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If you have been following my blog for any length of time you will know that I am someone on the move.  Two years ago I was living in a small city apartment in Lyon.  Then there was a year in a large country farmhouse in Poitou Charentes.  Next, a three-month stint in a tiny studio in Bordeaux and now a small cottage in the grounds of the villa we look after.  It’s an odd existence at times, and one that does not really allow for the creation of personal space for doing anything artistic.

I firmly believe that we all need space to create.  Whether we are writing, painting, crafting or expressing ourselves through song or dance, it’s important to have somewhere to do this.  However, I realise that for many people the possibility of a designated space is a dream at best.  It usually looks more like a nook under the stairs with the kids running past as opposed to a beautiful study, complete with hardwood floors, floor to ceiling bookshelves and a window overlooking tranquil gardens.

How do you create your own sacred space when you literally have no place to go?Tweet: How do you create your own sacred space when you literally have no place to go? http://ctt.ec/dB8b7+ @wildbeebeauty

My art is my massage and aromatherapy.  Right now my massage bed sits obediently in the corner, folded and packed away in its cover.  My aromatherapy materials are tucked away in a cupboard to the left of the dining table.  The dining table is the place I normally work.

A square solid wooden table, you could barely fit four people around it.  After breakfast and lunch I clear away the placemats and get out my laptop if I’m writing or my oil supplies if I’m making products.  Next mealtime, it all goes away again.  For massage, if I move the furniture in our living space into the right configuration I can just about squeeze around the massage bed.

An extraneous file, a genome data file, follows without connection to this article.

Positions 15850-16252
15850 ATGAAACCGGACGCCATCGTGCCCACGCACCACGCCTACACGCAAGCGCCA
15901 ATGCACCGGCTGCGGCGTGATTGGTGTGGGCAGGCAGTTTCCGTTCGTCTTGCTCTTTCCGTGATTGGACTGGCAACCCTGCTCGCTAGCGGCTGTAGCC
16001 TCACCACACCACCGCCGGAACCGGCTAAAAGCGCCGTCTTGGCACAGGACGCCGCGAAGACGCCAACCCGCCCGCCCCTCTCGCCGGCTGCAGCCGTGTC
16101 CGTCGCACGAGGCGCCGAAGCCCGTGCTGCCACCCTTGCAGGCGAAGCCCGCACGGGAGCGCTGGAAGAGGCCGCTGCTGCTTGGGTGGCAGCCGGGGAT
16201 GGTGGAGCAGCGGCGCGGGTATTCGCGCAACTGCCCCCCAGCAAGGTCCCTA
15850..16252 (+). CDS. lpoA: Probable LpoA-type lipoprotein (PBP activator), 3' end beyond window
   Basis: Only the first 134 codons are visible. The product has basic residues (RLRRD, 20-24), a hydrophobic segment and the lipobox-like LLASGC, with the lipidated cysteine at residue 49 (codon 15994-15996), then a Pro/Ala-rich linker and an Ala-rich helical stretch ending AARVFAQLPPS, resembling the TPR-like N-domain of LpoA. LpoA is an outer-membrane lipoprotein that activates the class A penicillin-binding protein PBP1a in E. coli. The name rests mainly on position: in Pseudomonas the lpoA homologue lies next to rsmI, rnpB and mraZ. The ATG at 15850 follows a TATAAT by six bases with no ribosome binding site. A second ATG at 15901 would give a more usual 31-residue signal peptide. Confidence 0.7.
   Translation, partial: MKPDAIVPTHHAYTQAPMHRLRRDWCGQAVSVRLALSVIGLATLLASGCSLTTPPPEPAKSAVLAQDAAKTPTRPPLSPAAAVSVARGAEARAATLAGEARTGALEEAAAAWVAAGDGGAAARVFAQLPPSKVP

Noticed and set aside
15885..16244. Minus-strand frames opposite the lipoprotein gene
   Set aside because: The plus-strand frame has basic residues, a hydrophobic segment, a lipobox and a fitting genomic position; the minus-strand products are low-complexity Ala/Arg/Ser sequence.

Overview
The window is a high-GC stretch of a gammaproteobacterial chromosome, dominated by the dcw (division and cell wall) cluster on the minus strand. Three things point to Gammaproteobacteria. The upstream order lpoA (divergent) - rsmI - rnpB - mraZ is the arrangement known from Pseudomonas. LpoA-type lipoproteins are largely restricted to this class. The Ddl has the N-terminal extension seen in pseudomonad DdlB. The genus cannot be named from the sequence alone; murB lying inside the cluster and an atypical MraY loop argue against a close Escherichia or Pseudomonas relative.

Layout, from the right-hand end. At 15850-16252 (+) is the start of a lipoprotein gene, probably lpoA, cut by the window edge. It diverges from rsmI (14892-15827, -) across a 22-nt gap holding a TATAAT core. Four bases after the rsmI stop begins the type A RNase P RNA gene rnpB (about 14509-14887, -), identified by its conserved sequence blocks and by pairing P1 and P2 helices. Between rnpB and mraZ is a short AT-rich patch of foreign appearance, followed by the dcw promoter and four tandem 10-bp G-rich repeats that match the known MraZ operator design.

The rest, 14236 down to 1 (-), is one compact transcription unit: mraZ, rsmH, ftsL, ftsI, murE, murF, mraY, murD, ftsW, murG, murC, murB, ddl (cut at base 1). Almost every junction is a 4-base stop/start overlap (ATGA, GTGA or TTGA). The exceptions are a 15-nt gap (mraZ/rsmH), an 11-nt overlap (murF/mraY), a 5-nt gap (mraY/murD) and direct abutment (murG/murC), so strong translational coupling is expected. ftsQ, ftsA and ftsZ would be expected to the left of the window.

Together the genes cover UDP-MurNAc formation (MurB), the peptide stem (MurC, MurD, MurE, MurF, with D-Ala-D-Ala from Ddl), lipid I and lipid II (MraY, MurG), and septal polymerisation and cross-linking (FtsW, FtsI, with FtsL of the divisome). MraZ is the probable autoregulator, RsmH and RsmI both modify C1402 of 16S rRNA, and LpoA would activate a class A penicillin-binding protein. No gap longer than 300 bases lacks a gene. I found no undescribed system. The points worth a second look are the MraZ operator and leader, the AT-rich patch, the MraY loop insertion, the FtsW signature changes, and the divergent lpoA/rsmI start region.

It is hardly what I imagined when I decided I needed a space to practise my art.  However, this is what I have for now and strangely enough it works.  Although it feels less than ideal, I’m getting used to working in cramped conditions and the endless taking out and putting away of my materials.

Whatever your space looks like on the outside, it’s the space you cultivate inside that matters.Tweet: Whatever your space looks like on the outside, it’s the space you cultivate inside that matters http://ctt.ec/9fbR7+ @wildbeebeauty

I have realised that if I have the headspace to create something, then I’m able to do it regardless of whether I have the perfect physical space.  I have learned to visualise my sacred space, and by opening the window a crack and hearing the birdsong outside, or by burning some oils or making some herbal tea, I find I’m able to sit quite comfortably in that space and work.  As a visual person I find it helps to use imagery so I have created a board on Pinterest where I go every now and then for inspiration.